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From Defoe Shipyard to Todd Johnson Shipyard
By Eugene Robert Glasser who accompanied the Rich on her trip down the Mississippi

Too Young to Go to War

    I had graduated from high school in 1942 too young to be considered for the draft, or to volunteer for service. Like many, I thought the war would end before I would be called. After all, the First World War only lasted from April 6, 1917 to November 11, 1918, about 19 months. I was a senior in high school and only 5 months into my 16th year, when Pearl Harbor was attacked on December 7,1941. Should World War II only last 19 months, I would only be reaching my 18th birthday in the month the war would end. Naturally, I hadn't thought that I would be in the service, but rather I would be on the home front. I remember delivering an oration in my senior year which I had titled "Our Part in This War" and I talked of collecting scrap metal, saving on gas and such supportive activities.

    Since I was not yet 17 when I graduated, I entered a junior college with the thought of going on to the University of Michigan to study engineering. By the end of my first semester, I began to feel guilty not being more actively involved. Like many of my friends, I dropped out to join the Navy. I was rejected. I had flat feet. I had insisted that flat feet would only help me to stick to the deck of a rolling ship better. No one bought it. I wouldn't be going in and I was too late to re-enter college for the second semester.

    My brother was on the delivery crew for Defoe Shipbulding and would soon be entering the Navy. Before the year would end I would lose one of my friends who was on the USS Buck on the invasion of Salerno Harbor, Italy. A second sailor from my hometown was in the same battle on the USS Bartlett and never returned. All of my male classmates from high school, except one, was not in service or soon to enter. I felt that I should be doing something, so I asked my dad if he would sign for me to enter the Merchant Marine. He knew this was a risky assignment and talked to a friend of his who was an executive at Defoe Shipbuilding Co. He called me to see if I would like to deliver ships to the Navy. It sounded good to me, and I signed up to begin on my 18th birthday.

Makeup of the Delivery Crew

    My time as part of the delivery crew was from July through October of 1943. In that time my best recollection tells me that I was on the delivery of three DEs and several PCs. That sounds like a lot in so few months, but we were kept quite busy.

    When we were delivering a DE we were one crew under Captain Bill Booth with his son Bill, Jr., acting as First Mate. I don't recall what the size of crew was, but it was just enough to make the ship for its delivery from the yard to Lockport, IL.  A PC is a much smaller ship and we would divide the DE crew into two crews and deliver two PCs at one time. One PC crew would be under Captain Bill Booth and the other was under Bill, Jr., his son. I was in Bill, Jr's, crew. As the most junior member of the crew and without any skills, I was on the galley crew. They were kind to call me the 3rd cook. What that really meant was that I knew how to take orders, but didn't have to know anything about cooking. I still don't. I could make coffee and put a sandwich together without any guidance. Beyond that, they told me exactly what to do and I did it.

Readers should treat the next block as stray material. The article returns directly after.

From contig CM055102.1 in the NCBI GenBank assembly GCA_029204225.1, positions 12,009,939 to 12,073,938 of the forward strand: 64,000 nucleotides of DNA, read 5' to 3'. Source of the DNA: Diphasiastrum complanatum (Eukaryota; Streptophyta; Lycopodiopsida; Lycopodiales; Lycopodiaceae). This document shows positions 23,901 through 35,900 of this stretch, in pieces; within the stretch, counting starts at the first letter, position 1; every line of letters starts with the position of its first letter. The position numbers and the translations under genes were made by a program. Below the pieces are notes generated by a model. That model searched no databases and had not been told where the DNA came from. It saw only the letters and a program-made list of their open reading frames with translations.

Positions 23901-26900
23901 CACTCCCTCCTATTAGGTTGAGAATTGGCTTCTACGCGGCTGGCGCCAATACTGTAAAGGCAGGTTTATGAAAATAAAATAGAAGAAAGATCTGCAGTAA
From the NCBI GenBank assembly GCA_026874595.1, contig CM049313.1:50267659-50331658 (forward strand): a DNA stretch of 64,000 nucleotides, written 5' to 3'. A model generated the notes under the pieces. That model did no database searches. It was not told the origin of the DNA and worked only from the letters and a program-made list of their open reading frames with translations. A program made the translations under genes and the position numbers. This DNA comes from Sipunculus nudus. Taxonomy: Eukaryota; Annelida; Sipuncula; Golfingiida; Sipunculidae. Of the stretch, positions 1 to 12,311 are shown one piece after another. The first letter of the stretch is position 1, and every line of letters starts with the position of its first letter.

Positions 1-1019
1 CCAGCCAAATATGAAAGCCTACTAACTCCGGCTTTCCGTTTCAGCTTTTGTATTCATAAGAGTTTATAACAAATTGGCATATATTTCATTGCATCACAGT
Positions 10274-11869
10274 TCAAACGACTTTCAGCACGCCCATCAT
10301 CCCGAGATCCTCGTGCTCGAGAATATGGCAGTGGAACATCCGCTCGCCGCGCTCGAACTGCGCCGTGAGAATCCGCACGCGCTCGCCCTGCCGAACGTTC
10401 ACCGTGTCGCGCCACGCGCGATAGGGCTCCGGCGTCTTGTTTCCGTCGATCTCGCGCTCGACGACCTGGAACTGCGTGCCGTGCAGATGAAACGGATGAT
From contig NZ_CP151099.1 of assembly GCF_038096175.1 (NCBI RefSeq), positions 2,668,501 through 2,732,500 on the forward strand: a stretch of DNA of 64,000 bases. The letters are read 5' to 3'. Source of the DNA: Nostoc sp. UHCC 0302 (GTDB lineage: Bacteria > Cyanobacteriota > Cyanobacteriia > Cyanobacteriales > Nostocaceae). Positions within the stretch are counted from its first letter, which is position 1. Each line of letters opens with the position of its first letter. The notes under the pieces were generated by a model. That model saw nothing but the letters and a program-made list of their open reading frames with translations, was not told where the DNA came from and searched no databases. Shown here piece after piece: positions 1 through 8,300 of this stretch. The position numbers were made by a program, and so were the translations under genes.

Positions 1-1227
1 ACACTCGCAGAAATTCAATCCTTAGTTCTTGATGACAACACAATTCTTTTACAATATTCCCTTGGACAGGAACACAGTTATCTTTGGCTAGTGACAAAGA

The USS Rich Underway

    For me to explain the trip that the USS Rich, DE 695, took from Bay City to New Orleans is only possible as I think of it as part of several trips that I made. In the short several months that I was part of the delivery crew for Defoe Company, I made several trips and they included both the DE and PC classes. From the records in the booklet Destroyer Escorts of World War Two, the Defoe Yard built 13 DEs and I don't know how many PCs and other classes.

    My son, Tom, searched some records for me on his computer and learned the following: "The first Rich (as Ed Black notes in his book a Destroyer Class was later given the name Rich) was laid down on 27 March 1943 by the Defoe Shipbuilding Co., Bay City, MI; launched 22 June1943; sponsored by Mrs. Ralph McMaster Rich; and commissioned 1 October 1943, Lt. Comdr. E. A. Michel, Jr., USNR in command."

    That short time for construction of the USS Rich hull with compartments from March 27 to June 22 is not a misprint. A very creative construction design was developed at Bay City which scheduled a Destroyer Escort launching every 20 days.

    "Mr. Harry Defoe, (primary owner of the shipyard), conceived of a unique roll-over process of hull assembly, which was credited with reducing production costs sharply by conserving space, eliminating scaffolding and cutting labor expense.